...with apologies to Good Charlotte there.
The approach of summer means that many are beginning to consider their pale and pasty pins and whether or not to splash out on a spray tan for the season, as well as all of the other trappings that summer beauty entails: waxing, manicure, pedicure, hair conditioning...
But the truth is that not everybody enjoys this time of the year. Marian Keyes encapsulates the feeling beautifully in her novel A Woman In The Know:
"Summer may be here, but autumn is just around the corner, and for those of us who like to cover up, it can't come soon enough. As the poet so eloquently put it: "Autumn! Season of new boots and jackets!" (At least, how the poet would have so eloquently put it if the poet had been a woman.) I love autumn. It might be because my birthday is in September - poor criticized Virgo! - and I associate it with presents, cake, and lots of attention, but the shameful truth is that I'm not really a summer person. Yes, I know this won't go down well, and that saying you don't like summer is like saying you don't like dolphins or teddy bears or Crunchies. My issue (I'm not sure I like that word) with summer is that everything's too bright, hot, and exposed. My clothes are all wrong, and summer brings me into a head-on collision with my lumpy upper arms. I'm tormented by them. Should I reveal them looking like sausage-skins stuffed with cauliflower florets, and endure the sniggers of others, or keep them under wraps and swelter? If I elect to swelter, I have to deal with skinny smooth-armed types who've never known a day's lumpiness in their lives, goading me: "Why are you wearing your cardie?" "You look so hot!" "Look at her everyone, she's melting!" "Stupid woman." While I'll have to insist, even though my face is the color of a raw steak and sweat is running down my back, that I'm fine, a little chilly even."
Dressing for summer is another difficulty; exposed legs means it's tricky enough to keep up the battle against unwanted hair, let alone also have the maintenance of a fake tan to contend with. For me, fake tan is out for this reason, and sun beds are out on the grounds of health (even stars of TV show The Only Way Is Essex recently boycotted sunbeds in support of Cancer Research's R UV UGLY? campaign). Cost is also a factor in both. A good compromise that I've found so far is the tan accelerator (I reviewed Piz Buin's recently): no more high-maintenance than normal sunscreen, not that much more expensive, and certainly safer than sunbeds, as they often provide sun protection factors too. Self-tanning moisturisers, such as those made by Jergens, Dove or Johnsons, are another excellent alternative.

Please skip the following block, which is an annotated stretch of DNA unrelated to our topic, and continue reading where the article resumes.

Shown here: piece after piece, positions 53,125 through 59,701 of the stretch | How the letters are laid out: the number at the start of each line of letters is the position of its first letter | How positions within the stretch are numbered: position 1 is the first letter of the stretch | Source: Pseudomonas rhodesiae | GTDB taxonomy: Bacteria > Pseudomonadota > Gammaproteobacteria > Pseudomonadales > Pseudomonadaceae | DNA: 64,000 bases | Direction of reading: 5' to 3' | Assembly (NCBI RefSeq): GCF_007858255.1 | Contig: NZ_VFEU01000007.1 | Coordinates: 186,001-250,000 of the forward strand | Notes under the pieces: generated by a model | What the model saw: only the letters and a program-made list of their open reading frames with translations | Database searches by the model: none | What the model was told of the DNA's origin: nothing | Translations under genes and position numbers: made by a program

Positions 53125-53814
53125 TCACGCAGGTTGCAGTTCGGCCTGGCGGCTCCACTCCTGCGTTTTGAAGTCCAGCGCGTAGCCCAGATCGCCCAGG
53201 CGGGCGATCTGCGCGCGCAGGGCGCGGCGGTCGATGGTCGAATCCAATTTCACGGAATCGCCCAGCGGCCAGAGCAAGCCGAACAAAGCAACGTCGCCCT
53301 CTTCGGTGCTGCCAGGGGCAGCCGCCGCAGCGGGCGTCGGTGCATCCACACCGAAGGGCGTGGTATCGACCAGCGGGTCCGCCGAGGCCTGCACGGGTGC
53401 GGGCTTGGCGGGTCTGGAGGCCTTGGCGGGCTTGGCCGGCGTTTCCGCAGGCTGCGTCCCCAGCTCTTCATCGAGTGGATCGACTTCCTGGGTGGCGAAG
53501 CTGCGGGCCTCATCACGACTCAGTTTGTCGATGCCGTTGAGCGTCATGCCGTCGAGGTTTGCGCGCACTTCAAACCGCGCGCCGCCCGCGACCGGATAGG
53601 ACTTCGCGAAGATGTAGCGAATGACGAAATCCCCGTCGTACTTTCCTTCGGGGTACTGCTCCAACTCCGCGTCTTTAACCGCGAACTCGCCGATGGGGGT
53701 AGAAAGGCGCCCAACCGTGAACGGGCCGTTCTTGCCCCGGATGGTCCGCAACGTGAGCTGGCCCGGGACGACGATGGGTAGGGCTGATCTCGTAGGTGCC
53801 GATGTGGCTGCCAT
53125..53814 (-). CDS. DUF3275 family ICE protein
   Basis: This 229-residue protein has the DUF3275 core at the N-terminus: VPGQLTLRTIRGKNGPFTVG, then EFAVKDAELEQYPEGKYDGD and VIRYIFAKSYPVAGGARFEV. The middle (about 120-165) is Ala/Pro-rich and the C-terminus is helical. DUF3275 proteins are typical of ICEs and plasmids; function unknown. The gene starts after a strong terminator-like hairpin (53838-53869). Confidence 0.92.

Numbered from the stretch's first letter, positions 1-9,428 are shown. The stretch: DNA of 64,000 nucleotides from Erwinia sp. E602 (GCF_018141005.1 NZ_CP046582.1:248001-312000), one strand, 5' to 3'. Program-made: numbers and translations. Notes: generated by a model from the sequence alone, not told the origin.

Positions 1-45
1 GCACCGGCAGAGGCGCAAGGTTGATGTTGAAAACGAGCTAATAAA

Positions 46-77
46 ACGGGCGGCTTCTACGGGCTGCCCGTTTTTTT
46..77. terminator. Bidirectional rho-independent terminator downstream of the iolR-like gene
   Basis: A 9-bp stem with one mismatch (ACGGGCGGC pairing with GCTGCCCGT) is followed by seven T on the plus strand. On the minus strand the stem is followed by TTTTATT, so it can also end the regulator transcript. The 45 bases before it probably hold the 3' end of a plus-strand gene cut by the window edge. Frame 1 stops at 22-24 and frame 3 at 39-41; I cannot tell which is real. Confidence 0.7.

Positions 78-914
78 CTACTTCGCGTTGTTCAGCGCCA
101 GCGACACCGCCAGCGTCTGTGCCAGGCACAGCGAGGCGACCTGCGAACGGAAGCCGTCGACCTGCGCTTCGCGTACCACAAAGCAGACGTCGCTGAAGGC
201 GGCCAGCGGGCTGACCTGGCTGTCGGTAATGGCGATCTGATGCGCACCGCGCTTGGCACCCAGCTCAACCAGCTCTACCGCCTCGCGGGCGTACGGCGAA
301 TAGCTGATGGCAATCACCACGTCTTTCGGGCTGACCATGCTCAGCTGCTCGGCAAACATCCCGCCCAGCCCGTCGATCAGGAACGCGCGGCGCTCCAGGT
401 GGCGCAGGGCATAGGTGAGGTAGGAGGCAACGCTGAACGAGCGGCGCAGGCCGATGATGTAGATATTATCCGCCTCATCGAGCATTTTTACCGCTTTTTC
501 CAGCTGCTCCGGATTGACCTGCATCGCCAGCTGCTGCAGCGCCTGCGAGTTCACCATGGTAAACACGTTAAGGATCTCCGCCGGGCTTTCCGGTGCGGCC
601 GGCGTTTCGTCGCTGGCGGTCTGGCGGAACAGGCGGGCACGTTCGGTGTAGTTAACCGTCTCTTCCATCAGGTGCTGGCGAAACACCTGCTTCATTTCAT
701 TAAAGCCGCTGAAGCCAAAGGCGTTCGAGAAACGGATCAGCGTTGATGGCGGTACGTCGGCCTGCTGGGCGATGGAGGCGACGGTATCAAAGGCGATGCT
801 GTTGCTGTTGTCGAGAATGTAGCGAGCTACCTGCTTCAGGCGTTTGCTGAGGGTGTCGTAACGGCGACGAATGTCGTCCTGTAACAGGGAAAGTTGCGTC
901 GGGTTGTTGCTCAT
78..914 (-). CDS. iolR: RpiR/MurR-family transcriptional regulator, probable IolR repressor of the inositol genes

Beyond that, if I want a tan, I prefer to go the 'natural' route: exposing myself to sun slowly, with plenty of sunscreen and time in the shade, to build up a gradual colour. It's free, it's the way God made it, it contains vitamin D, and can improve skin complaints. But ultimately no tan is 'good' for you and it will age you prematurely - which means it's good that I'm not that bothered about having a tan overall. I have always been pale, and my parents sometimes wonder if it's a self-fulfilling prophecy given that my first name, Bianca, has proved to be ludicrously accurate over the years. It's as if my paleness is now part of who I am - and in the face of Paris' perma-tanned trophy wives and shows like Jersey Shore, it's almost a distinguishing feature too. I doubt I would feel like 'me' with a tan - I've never had any sort of tan in my life beyond the very light sort that fades quickly. So I guess I'll carry on waiting for winter and embracing my paleness - and hoping others don't feel insecure for doing the same thing.